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Vaccine optimism fades on muted day for markets

Simon Neville, PA City Editor
·3-min read

The FTSE 100 ended with a whimper on Friday as the Covid-19 vaccine excitement that dominated the earlier part of the week trailed off.

Traders preferred to sit on their hands and wait out the weekend as the grandstanding over the false claims of fraud in the US election petered out.

Sobering new data on those testing positive for coronavirus in parts of Europe also played their part in leaving investors tentative.

The FTSE 100 closed the day down 22.55 points, or 0.36%, at 6316.39.

David Madden, financial analyst at CMC Markets UK, said: “It has been a relatively quiet session today when you take into consideration that aggressive moves that were seen during the week.

“The health crisis is back at the forefront of traders’ minds given the number of Covid-19 cases in Germany, the UK and Italy.

“Several major economies in Europe have lockdowns in place and with the ways things are going, extensions could be issued.”

He pointed to the reassuring tones of the European Central Bank, which reaffirmed its position that it would act with more financial incentives next month if required.

This helped European markets close the day out slightly higher, with the French Cac up 0.33% and German Dax up 0.18%.

Mr Madden added: “The Pfizer-BioNTech vaccine story is still lingering, but there is now the realisation that even if things go well with respect to regulatory approval, the pandemic will not be resolved quickly.”

In company news, construction firm Galliford Try told shareholders at the firm’s annual general meeting it expects to return to profitability in the six months to the end of the year.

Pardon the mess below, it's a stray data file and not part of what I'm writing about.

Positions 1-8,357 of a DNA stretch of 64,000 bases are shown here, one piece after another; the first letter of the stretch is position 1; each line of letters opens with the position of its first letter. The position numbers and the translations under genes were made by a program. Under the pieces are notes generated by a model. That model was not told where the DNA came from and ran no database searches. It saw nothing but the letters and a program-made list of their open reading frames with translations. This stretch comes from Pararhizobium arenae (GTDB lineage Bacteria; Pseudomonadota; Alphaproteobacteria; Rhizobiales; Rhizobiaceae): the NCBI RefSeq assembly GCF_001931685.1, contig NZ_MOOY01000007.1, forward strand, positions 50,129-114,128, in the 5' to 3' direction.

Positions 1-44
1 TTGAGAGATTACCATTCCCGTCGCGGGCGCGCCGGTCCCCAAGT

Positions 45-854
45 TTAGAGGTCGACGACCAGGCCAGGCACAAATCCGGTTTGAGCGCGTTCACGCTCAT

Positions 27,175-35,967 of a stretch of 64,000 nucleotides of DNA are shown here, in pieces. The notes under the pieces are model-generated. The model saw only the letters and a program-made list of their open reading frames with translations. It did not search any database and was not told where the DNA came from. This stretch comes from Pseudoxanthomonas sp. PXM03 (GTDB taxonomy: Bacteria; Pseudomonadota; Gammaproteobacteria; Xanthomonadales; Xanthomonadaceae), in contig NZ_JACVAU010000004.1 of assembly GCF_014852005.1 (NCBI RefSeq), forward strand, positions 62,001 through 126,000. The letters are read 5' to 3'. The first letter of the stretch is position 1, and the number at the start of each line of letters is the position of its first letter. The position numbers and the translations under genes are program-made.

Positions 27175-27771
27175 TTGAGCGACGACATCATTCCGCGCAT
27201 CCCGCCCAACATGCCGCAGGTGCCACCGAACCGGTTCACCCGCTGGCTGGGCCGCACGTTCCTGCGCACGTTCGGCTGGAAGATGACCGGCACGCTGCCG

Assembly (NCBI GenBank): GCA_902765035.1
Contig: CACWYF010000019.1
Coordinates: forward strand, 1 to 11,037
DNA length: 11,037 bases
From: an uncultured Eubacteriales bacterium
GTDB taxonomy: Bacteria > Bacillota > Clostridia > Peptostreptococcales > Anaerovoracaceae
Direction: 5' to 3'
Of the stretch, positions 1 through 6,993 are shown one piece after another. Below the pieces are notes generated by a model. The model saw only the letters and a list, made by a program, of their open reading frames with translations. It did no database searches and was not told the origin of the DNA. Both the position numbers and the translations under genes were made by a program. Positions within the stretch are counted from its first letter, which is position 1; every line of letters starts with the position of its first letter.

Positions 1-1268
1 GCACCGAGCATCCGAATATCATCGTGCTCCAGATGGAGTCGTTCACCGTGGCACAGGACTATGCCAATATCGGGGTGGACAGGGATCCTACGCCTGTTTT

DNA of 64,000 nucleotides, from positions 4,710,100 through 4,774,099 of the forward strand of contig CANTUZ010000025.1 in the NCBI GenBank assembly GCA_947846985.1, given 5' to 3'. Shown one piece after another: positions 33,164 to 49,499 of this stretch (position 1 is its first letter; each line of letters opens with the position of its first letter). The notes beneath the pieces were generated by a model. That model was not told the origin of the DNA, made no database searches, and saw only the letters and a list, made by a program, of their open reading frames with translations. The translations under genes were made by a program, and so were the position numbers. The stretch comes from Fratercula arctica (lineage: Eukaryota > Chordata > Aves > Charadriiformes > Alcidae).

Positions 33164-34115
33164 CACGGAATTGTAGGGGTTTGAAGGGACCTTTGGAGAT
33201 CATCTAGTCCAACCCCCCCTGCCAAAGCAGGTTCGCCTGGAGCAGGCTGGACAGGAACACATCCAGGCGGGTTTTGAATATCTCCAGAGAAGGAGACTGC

Bosses said the average month-end cash position will be towards the upper end of previous guidance of £125 million to £145 million.

Investors were quick to seize on the positive news, with shares closing up 21.43p, or 26%, at 103.6p.

Creditors at bar chain Revolution agreed to a major restructuring plan as part of a Company Voluntary Arrangement (CVA), with 88% voting in favour.

The deal will see six sites shut and a further seven change their rent terms to reduce payments.

Shareholders welcomed the news, with shares closing the day up 1.2p, or 7.5%, at 17.2p.

JD Sports celebrated news from the Competition Appeals Tribunal, which overturned the Competition and Markets Authority’s (CMA) move to block its takeover of Footasylum.

The £90 million deal is back with the CMA to make a new decision. Shareholders were more cautious, with shares closing down 1p at 809.6p.

And insolvency specialists FRP Advisory revealed earnings for the six months to October were up 7% at £9.7 million compared with the same period last year, as it benefitted from the Covid-19 pandemic pushing several big-name brands into administration.

FRP oversaw administrations and restructuring at Edinburgh Woollen Mill, Carluccio’s and Debenhams, among others. Shares closed up 6p at 110p.

The biggest risers on the FTSE 100 were M&G, up 8.35p at 183.35p; Legal and General, up 9.7p at 241.3p; Rolls-Royce, up 3.7p at 93.7p; Lloyds Banking Group, up 1.25p at 34.72p; and Whitbread, up 96p at 2,781p.

The biggest fallers were Halma, down 99p at 2,432p; Experian, down 103p at 3,068p; AB Foods, down 55p at 1,978p; Intertek, down 168p at 6,078p; and Relx, down 44p at 1,771.5p.